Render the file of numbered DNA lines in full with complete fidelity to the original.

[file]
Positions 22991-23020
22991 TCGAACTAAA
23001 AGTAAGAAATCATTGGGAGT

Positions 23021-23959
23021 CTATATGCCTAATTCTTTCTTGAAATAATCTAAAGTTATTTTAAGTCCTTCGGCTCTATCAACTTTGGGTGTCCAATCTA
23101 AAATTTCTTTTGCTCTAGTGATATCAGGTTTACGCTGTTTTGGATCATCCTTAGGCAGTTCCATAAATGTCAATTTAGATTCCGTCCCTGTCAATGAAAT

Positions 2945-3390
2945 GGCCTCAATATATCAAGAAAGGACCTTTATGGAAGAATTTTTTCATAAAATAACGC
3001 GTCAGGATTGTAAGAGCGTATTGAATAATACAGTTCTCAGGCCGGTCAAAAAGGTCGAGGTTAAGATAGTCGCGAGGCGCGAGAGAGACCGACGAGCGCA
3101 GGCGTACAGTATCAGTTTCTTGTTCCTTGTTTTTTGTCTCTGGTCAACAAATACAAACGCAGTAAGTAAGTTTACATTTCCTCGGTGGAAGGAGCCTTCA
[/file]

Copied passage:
Positions 22991-23020
22991 TCGAACTAAA
23001 AGTAAGAAATCATTGGGAGT

Positions 23021-23959
23021 CTATATGCCTAATTCTTTCTTGAAATAATCTAAAGTTATTTTAAGTCCTTCGGCTCTATCAACTTTGGGTGTCCAATCTA
23101 AAATTTCTTTTGCTCTAGTGATATCAGGTTTACGCTGTTTTGGATCATCCTTAGGCAGTTCCATAAATGTCAATTTAGATTCCGTCCCTGTCAATGAAAT

Positions 2945-3390
2945 GGCCTCAATATATCAAGAAAGGACCTTTATGGAAGAATTTTTTCATAAAATAACGC
3001 GTCAGGATTGTAAGAGCGTATTGAATAATACAGTTCTCAGGCCGGTCAAAAAGGTCGAGGTTAAGATAGTCGCGAGGCGCGAGAGAGACCGACGAGCGCA
3101 GGCGTACAGTATCAGTTTCTTGTTCCTTGTTTTTTGTCTCTGGTCAACAAATACAAACGCAGTAAGTAAGTTTACATTTCCTCGGTGGAAGGAGCCTTCA